"Operation Doggy Treats" supports military dogs and handlers
The Murray State College Veterinary Technology Program is joining the Oklahoma Veterinary Medical Association’s (OVMA) drive to help military dogs and their handlers. A drive is underway to collect care-package items to send to American military dog kennels across the globe. This is the first year for the drive, and Murray State College Veterinary Technology Program Co-Director Debbie Reed says she hopes it will become an annual event.
“This was an excellent opportunity for our students to show their support of our military heroes,” says Reed. “They are excited to be able to show their appreciation to not only our military men and women, but also to their canine partners that play a vital role in military services. They also hope this will bring recognition to our service dogs that sometimes are overlooked for their heroism.”
While the use of dogs in warfare goes back to the Revolutionary war, the practice did not become common until World War I. In the early years of service, dogs were used as sentries, message carriers and as search dogs to help find wounded soldiers. Dogs were even used to keep the trenches in WWI free of rats. Nowadays the canine force has expanded roles in detecting traces of explosives and drugs. With a keen sense of smell, ten-times stronger than a human’s, a dog’s nose has become an invaluable tool for the military. It’s not just the canine nose that is an asset, however. The dog’s heart is also big factor in the success of using dogs. Dogs form bonds with their handlers and aim to please. When it’s time to perform, the dog is ready and willing.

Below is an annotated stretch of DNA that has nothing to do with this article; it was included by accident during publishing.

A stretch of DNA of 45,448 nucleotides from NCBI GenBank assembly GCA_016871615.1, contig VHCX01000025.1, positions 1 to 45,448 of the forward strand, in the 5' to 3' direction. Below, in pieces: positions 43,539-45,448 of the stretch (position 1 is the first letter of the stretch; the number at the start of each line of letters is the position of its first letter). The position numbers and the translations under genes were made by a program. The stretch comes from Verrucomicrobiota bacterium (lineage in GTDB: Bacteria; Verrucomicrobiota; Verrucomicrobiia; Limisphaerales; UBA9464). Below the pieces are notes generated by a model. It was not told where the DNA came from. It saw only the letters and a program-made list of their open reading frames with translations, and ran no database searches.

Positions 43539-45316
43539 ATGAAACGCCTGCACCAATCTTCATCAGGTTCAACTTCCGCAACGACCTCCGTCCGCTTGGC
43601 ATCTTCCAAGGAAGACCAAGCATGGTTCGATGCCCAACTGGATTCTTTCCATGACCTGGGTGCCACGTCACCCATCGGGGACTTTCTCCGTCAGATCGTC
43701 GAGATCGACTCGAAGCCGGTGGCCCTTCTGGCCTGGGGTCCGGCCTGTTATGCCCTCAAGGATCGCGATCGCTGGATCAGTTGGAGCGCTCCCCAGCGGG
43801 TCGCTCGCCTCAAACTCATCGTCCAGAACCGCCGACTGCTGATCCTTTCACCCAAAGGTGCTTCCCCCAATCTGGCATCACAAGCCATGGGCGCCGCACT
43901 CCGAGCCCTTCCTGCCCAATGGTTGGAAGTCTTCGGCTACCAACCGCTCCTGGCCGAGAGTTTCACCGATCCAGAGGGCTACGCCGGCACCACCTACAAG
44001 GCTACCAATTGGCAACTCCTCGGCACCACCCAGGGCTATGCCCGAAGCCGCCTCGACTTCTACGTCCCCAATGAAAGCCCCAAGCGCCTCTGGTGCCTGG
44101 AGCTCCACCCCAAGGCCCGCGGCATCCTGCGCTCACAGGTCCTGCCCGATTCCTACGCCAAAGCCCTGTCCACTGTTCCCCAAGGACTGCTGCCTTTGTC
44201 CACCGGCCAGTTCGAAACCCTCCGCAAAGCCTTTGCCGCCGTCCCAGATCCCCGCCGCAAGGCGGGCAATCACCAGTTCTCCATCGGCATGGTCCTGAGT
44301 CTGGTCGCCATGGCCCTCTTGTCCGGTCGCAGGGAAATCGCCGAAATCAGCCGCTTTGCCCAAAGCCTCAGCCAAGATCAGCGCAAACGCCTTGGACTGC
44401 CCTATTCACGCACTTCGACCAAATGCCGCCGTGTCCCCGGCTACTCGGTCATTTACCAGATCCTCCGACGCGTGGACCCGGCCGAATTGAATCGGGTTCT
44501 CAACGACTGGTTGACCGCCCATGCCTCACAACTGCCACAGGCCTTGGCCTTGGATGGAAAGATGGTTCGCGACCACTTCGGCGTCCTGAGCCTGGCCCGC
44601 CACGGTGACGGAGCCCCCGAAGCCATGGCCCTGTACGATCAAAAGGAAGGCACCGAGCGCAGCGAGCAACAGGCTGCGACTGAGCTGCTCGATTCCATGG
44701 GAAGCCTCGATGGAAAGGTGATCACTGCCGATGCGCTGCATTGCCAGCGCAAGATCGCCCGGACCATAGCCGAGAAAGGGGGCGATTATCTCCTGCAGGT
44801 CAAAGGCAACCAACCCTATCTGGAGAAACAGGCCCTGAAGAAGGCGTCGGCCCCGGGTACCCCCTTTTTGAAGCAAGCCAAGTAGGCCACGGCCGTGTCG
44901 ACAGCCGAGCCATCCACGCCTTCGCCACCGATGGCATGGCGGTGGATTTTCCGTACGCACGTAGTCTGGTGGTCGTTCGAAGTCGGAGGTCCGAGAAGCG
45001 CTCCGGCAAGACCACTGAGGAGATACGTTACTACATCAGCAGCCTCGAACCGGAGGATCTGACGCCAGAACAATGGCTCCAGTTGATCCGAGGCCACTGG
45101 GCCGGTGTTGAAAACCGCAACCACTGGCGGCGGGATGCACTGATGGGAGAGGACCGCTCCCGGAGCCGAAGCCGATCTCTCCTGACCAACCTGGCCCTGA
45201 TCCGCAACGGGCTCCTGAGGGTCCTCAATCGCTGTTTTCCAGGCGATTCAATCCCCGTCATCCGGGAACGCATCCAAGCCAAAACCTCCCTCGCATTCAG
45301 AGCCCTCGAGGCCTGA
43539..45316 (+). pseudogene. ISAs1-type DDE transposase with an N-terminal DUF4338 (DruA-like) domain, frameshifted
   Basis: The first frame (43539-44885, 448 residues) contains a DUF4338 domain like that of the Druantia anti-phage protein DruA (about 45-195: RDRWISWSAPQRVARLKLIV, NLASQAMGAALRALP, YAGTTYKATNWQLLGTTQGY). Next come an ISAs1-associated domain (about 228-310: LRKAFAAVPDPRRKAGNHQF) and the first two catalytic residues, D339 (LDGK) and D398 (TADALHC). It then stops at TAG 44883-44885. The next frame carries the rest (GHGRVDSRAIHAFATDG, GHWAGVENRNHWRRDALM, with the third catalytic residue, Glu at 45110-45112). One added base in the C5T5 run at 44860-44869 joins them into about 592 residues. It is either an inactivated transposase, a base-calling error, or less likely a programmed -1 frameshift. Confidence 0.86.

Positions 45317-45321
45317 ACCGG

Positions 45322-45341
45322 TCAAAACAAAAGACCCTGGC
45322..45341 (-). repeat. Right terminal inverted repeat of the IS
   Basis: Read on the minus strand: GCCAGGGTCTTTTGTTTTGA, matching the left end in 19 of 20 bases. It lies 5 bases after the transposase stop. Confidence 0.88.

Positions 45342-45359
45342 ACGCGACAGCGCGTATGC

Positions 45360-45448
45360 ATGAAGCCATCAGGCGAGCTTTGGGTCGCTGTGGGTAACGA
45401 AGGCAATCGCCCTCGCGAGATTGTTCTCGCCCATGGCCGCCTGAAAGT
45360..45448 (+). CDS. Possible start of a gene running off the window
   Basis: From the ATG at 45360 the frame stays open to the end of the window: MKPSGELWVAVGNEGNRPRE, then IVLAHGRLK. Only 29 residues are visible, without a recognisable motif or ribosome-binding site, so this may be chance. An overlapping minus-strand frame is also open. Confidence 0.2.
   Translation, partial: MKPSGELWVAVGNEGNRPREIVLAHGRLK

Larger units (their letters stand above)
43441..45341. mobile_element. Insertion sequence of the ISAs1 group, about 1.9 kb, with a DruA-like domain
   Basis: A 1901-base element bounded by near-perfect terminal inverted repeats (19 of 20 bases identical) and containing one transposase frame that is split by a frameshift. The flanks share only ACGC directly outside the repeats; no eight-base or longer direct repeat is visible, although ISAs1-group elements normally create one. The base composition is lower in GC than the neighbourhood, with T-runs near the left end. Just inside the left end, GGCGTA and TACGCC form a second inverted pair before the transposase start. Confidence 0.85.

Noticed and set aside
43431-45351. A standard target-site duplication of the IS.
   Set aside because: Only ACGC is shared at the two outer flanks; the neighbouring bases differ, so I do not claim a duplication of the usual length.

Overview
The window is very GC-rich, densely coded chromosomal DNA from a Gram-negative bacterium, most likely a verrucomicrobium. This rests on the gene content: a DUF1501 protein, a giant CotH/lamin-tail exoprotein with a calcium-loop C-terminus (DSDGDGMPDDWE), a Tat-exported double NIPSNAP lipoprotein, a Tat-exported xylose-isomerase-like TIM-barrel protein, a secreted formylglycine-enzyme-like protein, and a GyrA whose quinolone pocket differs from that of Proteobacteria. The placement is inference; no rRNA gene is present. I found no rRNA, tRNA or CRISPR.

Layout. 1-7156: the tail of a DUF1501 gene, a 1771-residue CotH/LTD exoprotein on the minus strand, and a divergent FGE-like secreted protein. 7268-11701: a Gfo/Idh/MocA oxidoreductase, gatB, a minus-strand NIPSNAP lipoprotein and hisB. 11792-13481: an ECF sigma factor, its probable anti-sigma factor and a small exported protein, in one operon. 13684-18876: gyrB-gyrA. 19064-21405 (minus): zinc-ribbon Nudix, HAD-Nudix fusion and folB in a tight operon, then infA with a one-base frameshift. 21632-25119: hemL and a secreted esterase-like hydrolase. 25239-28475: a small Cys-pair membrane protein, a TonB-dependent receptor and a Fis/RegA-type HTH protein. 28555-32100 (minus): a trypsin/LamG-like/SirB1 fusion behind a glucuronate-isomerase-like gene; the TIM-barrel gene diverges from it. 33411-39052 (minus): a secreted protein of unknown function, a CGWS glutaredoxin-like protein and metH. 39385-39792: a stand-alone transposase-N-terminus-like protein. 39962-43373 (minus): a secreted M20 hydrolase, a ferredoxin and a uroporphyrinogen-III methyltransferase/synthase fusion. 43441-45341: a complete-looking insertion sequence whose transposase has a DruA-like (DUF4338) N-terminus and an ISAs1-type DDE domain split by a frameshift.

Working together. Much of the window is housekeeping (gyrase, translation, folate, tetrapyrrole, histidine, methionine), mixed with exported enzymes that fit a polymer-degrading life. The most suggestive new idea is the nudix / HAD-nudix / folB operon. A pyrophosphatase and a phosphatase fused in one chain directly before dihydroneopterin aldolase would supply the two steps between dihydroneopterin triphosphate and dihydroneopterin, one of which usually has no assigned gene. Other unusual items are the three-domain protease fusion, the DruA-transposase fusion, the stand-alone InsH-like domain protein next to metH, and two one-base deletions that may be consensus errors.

Now you can help the military dogs and their handlers. You can donate items at the Veterinary Technology building on the Murray State College campus in Tishomingo or at the box in the lobby of the University Center of Southern Oklahoma in Ardmore through January 28. A short list of items you can donate includes: medium or large Milkbone hard treats, large Greenies or Pedigree Dentastix, peanut butter, grooming tools, and toys. Donated toys need to be durable and large enough for a 70-pound or larger dog. General toiletries, over the counter medication, games, and reading materials can also be donated for the handlers.
Click here for a full list of items you can donate, including restricted items